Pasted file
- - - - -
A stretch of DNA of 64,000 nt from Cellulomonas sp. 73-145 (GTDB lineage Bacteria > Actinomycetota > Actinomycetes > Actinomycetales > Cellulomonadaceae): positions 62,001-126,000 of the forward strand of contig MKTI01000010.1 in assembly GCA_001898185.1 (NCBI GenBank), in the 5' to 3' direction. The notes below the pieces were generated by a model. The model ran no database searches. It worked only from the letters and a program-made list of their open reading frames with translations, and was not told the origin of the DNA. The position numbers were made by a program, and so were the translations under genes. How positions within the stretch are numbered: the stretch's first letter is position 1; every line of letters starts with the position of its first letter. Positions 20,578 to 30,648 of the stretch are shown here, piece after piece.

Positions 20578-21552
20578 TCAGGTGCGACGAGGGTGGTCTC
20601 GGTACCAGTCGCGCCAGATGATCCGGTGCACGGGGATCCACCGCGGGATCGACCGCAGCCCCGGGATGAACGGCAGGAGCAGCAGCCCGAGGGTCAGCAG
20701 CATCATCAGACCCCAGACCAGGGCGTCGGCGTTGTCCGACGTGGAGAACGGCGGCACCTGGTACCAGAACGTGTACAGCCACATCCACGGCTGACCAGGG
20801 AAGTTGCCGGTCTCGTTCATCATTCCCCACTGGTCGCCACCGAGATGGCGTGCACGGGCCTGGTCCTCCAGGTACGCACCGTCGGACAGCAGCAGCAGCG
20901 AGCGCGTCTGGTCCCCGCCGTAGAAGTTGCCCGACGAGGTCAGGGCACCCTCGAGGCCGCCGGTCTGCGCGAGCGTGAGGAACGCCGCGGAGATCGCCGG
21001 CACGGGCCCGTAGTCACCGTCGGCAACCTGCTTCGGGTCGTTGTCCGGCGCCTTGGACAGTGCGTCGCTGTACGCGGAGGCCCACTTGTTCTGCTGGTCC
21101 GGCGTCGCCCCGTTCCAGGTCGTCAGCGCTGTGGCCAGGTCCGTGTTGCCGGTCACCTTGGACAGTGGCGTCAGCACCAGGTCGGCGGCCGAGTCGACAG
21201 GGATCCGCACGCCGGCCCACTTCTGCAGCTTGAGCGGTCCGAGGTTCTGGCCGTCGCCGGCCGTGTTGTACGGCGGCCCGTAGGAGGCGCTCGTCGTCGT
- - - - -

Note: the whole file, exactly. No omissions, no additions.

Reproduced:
A stretch of DNA of 64,000 nt from Cellulomonas sp. 73-145 (GTDB lineage Bacteria > Actinomycetota > Actinomycetes > Actinomycetales > Cellulomonadaceae): positions 62,001-126,000 of the forward strand of contig MKTI01000010.1 in assembly GCA_001898185.1 (NCBI GenBank), in the 5' to 3' direction. The notes below the pieces were generated by a model. The model ran no database searches. It worked only from the letters and a program-made list of their open reading frames with translations, and was not told the origin of the DNA. The position numbers were made by a program, and so were the translations under genes. How positions within the stretch are numbered: the stretch's first letter is position 1; every line of letters starts with the position of its first letter. Positions 20,578 to 30,648 of the stretch are shown here, piece after piece.

Positions 20578-21552
20578 TCAGGTGCGACGAGGGTGGTCTC
20601 GGTACCAGTCGCGCCAGATGATCCGGTGCACGGGGATCCACCGCGGGATCGACCGCAGCCCCGGGATGAACGGCAGGAGCAGCAGCCCGAGGGTCAGCAG
20701 CATCATCAGACCCCAGACCAGGGCGTCGGCGTTGTCCGACGTGGAGAACGGCGGCACCTGGTACCAGAACGTGTACAGCCACATCCACGGCTGACCAGGG
20801 AAGTTGCCGGTCTCGTTCATCATTCCCCACTGGTCGCCACCGAGATGGCGTGCACGGGCCTGGTCCTCCAGGTACGCACCGTCGGACAGCAGCAGCAGCG
20901 AGCGCGTCTGGTCCCCGCCGTAGAAGTTGCCCGACGAGGTCAGGGCACCCTCGAGGCCGCCGGTCTGCGCGAGCGTGAGGAACGCCGCGGAGATCGCCGG
21001 CACGGGCCCGTAGTCACCGTCGGCAACCTGCTTCGGGTCGTTGTCCGGCGCCTTGGACAGTGCGTCGCTGTACGCGGAGGCCCACTTGTTCTGCTGGTCC
21101 GGCGTCGCCCCGTTCCAGGTCGTCAGCGCTGTGGCCAGGTCCGTGTTGCCGGTCACCTTGGACAGTGGCGTCAGCACCAGGTCGGCGGCCGAGTCGACAG
21201 GGATCCGCACGCCGGCCCACTTCTGCAGCTTGAGCGGTCCGAGGTTCTGGCCGTCGCCGGCCGTGTTGTACGGCGGCCCGTAGGAGGCGCTCGTCGTCGT